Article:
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Agile Marketing Development At Webtrends: Jascha Kaykas-Wolff, VP Of Marketing

Jascha Kaykas-Wolff Webtrends 9 just launched this summer, reading about the product (Webtrends 9 Reinvents Web Analytics Story Telling) and the company's amazing new features (storytelling, simple design, overlay RSS feed in data) I wondered how Webtrends had been able to build such an impressive product. I was even more intrigued when I read how Webtrends CEO Alex Yoder described the importance of agile development to the new version of his company's product.

Webtrends, an early pioneer, once dominated the web measurement industry, starting in 1993. The 2001 acquisition of Webtrends by NetIQ was a great opportunity, but may have restricted the company's ability to develop and compete freely. The Google 2005 declaration to make Google Analytics free no doubt partly galvanized the Webtrends management to take Webtrends private again in 2006.

After two years as a private company, Alex Yoder took the helm in 2008 from after working for the company in sales for a number of years, and he brought on Jascha in the same year. Alex was Jascha's former Webtrends sales rep at Microsoft, so the two men already had a close relationship. Jascha had always been an advocate for Webtrends while at Microsoft. When Alex took the helm at Webtrends, Jascha was brought on board to reformulate the company's marketing strategy.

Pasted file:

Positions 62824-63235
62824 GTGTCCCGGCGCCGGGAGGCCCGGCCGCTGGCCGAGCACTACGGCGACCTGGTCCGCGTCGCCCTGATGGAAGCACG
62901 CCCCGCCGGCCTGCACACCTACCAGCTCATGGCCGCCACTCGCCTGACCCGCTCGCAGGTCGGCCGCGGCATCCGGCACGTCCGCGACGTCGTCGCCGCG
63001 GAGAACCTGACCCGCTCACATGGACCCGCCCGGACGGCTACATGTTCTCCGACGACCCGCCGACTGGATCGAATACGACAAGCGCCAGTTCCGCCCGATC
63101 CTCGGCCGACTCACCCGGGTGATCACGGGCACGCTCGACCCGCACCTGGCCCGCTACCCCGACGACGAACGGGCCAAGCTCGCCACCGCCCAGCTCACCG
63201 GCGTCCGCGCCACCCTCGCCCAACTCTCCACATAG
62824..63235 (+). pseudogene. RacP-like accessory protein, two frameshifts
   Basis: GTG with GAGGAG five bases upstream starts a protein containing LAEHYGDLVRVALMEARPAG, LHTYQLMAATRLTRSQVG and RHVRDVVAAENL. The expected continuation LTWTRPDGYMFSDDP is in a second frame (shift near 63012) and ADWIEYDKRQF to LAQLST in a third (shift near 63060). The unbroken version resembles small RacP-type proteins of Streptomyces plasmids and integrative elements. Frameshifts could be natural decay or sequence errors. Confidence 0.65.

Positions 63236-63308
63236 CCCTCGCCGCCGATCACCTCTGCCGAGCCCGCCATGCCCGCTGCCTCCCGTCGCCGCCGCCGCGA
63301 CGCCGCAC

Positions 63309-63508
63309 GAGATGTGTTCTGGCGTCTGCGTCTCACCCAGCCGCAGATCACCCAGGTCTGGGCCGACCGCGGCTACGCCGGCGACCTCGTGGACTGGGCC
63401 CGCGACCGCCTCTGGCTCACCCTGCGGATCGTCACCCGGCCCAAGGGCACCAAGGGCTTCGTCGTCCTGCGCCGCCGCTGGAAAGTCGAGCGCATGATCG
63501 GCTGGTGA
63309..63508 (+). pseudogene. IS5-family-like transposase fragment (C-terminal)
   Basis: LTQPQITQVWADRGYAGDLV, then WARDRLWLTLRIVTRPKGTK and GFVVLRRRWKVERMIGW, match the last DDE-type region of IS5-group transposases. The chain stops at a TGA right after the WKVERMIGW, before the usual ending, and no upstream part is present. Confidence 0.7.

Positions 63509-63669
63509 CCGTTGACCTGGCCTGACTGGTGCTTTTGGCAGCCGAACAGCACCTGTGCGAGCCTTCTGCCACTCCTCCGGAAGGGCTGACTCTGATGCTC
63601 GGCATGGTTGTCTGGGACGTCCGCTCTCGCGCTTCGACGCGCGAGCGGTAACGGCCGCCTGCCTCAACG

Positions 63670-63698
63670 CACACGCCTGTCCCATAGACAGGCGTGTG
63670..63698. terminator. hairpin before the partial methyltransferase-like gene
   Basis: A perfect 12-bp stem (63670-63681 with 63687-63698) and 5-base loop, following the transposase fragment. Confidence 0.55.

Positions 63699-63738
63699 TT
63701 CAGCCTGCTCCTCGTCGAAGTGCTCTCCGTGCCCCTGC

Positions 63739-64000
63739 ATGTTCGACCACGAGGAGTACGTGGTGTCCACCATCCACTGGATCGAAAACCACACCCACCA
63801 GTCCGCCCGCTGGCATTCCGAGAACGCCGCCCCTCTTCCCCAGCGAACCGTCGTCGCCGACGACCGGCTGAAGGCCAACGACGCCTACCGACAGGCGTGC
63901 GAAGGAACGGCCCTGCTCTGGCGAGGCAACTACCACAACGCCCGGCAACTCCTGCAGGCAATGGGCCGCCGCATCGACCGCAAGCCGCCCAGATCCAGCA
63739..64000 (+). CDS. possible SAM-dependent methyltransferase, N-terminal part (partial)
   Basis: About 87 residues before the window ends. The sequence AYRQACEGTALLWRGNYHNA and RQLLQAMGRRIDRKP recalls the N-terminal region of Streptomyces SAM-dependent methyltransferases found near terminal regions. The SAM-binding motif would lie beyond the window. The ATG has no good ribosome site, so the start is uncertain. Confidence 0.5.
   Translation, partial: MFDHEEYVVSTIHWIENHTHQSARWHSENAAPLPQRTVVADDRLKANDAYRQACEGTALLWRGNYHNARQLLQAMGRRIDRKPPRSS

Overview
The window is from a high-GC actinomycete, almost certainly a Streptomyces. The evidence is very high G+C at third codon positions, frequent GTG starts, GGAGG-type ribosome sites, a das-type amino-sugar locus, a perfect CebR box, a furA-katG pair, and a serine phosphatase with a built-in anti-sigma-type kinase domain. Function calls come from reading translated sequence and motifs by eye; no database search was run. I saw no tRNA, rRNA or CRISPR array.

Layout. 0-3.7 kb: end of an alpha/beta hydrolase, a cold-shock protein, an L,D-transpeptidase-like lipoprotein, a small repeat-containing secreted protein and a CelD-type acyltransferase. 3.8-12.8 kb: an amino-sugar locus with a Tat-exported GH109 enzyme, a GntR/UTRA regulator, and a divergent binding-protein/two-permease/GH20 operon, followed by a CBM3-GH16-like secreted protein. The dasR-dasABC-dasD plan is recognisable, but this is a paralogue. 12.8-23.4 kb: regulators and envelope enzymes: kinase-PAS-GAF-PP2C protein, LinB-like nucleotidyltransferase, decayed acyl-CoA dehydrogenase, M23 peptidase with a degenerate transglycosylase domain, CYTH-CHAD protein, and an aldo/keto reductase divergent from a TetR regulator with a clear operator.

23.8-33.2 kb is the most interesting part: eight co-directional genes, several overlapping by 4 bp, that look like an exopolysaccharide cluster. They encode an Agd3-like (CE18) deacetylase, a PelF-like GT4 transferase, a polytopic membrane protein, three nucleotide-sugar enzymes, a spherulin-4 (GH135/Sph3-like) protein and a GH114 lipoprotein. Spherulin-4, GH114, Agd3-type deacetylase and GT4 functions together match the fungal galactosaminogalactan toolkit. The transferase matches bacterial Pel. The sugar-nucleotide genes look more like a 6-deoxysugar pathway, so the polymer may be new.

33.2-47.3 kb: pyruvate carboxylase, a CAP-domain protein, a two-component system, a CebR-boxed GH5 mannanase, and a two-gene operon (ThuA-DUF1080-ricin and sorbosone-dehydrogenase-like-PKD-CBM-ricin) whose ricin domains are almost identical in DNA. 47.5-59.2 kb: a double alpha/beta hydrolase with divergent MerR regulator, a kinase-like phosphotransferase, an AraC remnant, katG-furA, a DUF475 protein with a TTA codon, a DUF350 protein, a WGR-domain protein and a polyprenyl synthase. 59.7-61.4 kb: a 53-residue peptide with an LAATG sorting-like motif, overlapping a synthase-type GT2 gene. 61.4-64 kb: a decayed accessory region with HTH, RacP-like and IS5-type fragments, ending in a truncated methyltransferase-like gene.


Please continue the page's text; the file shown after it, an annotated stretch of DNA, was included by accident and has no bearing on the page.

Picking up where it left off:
With the change to agile development the development cycle has gone from 14-16 months to 4 months at Webtrends. I spoke with Webtrends VP of Marketing, Jascha Kaykas-Wolff who explained that Webtrends marketing strategy now drives product development. He explains, "The integration of experimentation into the front end of the idea generation process causes the largest churn and everything downstream is touched in some capacity," and that two guiding principles influence marketing activity at the company.

1) Be quick.
2) Learn and get better.

The process for marketing development for the creative team is to develop ideas, put a shell together before passing the idea onto development for production and the programs team for implementation. Formerly, the process was that 3-4 ideas would be generated, the creative team would work on deciding which idea was the best and then one idea would be passed onto development. Today, the process is similar in that 3-4 ideas are developed, but there's no sorting of the ideas down to the best presumed idea, instead all 3-4 ideas are moved forward to development and implementation.